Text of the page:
Furthermore, several research studies focus on the effects of CTG transition. Industrial efficiency of coal and natural gas were compared (Hu et al., 2010). It was concluded that after the transition, boilers and industrial resources were more effectively controlled. And in the recent 5 years, life-cycle comparison of water consumption and greenhouse gas emissions between coal and gas were made (Chang et al., 2015). It was concluded that this transition is a good opportunity to deliver climate benefits with proper methane leakage control (Qin et al., 2018). The life cycle assessment and life cycle cost methods were also applied to compare the environmental impact and economic cost of household energy usage before and after the CTG transition, and concluded that the environmental impact of energy consumption for rural households in northern China will be reduced by 50% - 60%, while the economic cost will increase in 2000 RMB per year (Li et al., 2020). Another study presented a quantitative assessment of the water footprint for Chinese CTG industries and proved that large-scale development of CTG projects would present significant risks to local water resources (Wang et al., 2019a). In addition, through the evaluation of the CTG transition’s effects on economic activities, prices, and consumption, the assumption about growth rates in electricity generation from renewables is identified as the key determinant (Arora, Caibc, & Jones, 2016).
In general, existing literature on China’s CTG transition focuses on the factors influencing its enforcement, and its impacts. Although potential challenges have been identified, there is a lack of empirical evidence on hindrances of the implementation of CTG switching policies. Moreover, the influential factors identified in previous studies (Lin, 1998; Minchener, 2011; Schuldt et al., 2019) mainly regard the policy environment issues; nevertheless, hindrances being caused by the policy content and the policy executors are ignored. There is a need for a more systematic and complete study on hindrances of policy implementation. Furthermore, most studies took the policy implementation in the whole China range as the research object, deeper factors and specific characteristics are required to be explored. Therefore, this essay analyzed the hindrances of the implementation of CTG switching policies systematically, based on the Smith Policy-Process-Implementing Framework to include more factors, such as the target group issue, the policy content issue. The policy implementation in Hebei rural area is selected as a case to provide a deep and detailed analysis, and survey methods are employed to provide empirical evidence.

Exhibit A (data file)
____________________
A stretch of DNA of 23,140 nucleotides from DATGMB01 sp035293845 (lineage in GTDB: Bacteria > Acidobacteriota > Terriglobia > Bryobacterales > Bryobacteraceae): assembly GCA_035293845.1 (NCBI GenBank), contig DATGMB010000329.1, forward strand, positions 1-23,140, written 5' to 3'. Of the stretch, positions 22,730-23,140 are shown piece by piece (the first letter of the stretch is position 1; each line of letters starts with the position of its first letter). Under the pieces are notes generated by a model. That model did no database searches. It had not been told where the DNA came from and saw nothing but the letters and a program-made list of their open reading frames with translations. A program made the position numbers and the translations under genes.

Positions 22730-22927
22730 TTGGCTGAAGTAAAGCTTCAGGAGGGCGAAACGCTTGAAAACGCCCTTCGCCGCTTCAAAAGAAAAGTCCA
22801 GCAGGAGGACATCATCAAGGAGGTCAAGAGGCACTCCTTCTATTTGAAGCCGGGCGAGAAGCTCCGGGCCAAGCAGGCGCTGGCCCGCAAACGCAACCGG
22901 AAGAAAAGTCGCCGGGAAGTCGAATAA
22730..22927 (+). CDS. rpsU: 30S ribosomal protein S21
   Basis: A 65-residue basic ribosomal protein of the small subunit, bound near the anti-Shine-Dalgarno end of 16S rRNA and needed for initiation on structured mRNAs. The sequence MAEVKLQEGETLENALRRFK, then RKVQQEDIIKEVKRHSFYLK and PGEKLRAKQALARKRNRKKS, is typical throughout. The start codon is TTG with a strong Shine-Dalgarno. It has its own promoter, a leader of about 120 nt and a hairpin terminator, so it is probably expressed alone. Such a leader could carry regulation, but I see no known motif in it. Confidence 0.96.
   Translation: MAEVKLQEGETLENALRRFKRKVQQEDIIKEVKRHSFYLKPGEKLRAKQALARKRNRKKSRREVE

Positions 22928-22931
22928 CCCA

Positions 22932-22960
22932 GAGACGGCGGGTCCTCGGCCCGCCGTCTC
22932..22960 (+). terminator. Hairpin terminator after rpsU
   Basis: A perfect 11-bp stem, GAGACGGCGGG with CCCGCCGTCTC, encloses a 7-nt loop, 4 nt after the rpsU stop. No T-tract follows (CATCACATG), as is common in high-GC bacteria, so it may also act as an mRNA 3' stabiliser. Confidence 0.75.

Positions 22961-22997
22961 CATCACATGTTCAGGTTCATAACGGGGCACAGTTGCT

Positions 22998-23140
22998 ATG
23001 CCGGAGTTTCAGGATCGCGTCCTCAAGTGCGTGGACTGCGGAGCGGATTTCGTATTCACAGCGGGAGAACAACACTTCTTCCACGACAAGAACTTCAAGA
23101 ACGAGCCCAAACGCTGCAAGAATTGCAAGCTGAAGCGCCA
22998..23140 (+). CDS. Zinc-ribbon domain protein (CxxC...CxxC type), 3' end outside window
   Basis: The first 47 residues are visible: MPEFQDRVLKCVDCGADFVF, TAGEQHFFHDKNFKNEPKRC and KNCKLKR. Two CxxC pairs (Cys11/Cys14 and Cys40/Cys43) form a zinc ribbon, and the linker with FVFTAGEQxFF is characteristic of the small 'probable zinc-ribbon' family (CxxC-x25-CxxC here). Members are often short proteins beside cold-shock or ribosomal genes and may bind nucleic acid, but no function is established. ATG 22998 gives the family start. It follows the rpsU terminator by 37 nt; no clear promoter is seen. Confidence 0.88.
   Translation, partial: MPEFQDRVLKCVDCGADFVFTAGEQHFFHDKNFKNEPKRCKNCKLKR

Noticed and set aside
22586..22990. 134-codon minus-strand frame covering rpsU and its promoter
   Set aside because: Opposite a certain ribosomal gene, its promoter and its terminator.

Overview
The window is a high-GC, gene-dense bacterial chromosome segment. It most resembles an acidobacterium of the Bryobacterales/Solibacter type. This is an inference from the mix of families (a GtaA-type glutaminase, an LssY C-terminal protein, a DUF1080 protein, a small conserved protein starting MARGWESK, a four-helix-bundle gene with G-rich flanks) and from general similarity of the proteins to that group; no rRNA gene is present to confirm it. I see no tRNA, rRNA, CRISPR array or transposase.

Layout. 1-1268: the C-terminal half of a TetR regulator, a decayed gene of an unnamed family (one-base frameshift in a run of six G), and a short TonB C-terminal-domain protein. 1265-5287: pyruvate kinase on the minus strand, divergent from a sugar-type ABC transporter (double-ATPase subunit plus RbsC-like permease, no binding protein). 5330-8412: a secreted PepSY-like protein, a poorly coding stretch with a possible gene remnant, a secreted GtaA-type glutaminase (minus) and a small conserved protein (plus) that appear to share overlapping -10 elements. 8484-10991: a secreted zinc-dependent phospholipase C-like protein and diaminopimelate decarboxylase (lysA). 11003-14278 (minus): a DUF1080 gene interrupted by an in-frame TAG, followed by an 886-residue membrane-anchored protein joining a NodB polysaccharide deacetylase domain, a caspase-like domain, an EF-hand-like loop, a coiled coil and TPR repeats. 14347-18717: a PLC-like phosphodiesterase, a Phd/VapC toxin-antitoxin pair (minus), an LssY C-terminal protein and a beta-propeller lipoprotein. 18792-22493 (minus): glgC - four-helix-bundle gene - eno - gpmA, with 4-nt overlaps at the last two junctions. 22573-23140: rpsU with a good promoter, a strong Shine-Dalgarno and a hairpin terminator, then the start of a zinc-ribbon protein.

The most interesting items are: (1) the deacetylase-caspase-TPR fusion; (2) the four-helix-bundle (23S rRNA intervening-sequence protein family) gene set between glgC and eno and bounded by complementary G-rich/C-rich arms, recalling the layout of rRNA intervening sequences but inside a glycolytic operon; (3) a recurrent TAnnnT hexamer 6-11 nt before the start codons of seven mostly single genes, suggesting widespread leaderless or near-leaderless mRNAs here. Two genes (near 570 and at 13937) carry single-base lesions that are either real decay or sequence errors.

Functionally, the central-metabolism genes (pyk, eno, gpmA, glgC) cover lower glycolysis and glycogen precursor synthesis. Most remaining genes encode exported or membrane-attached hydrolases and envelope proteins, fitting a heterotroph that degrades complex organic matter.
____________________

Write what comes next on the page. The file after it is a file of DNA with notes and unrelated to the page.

2.2. Theoretical Model
At the end of the 1970s, scholars started to establish theoretical models based on individual case studies for analyzing the process of policy implementation. T.B. Smith was one of the earliest scholars to build models for the policy implementation process (the Smith model). He suggested that there are four important components in the policy implementation process. The first one is the idealized policy which is relevant to the form, type, program, and images of the policy. Second, the implementing organization works as the implementing subject, among which there are three key factors including the structure and personnel, the leadership of the administrative organization, and the implementing program and capacity. Third, the target group is defined as those who are required to adapt to new patterns of interaction by the policy. And the final one is the environmental factors which refer to those factors influencing or being influenced by the policy implementation. The interaction between these components produces tensions, affecting the effects of policy implementation, and fostering or hindering the effects of policies through feedbacks (Smith, 1973) (Figure 1).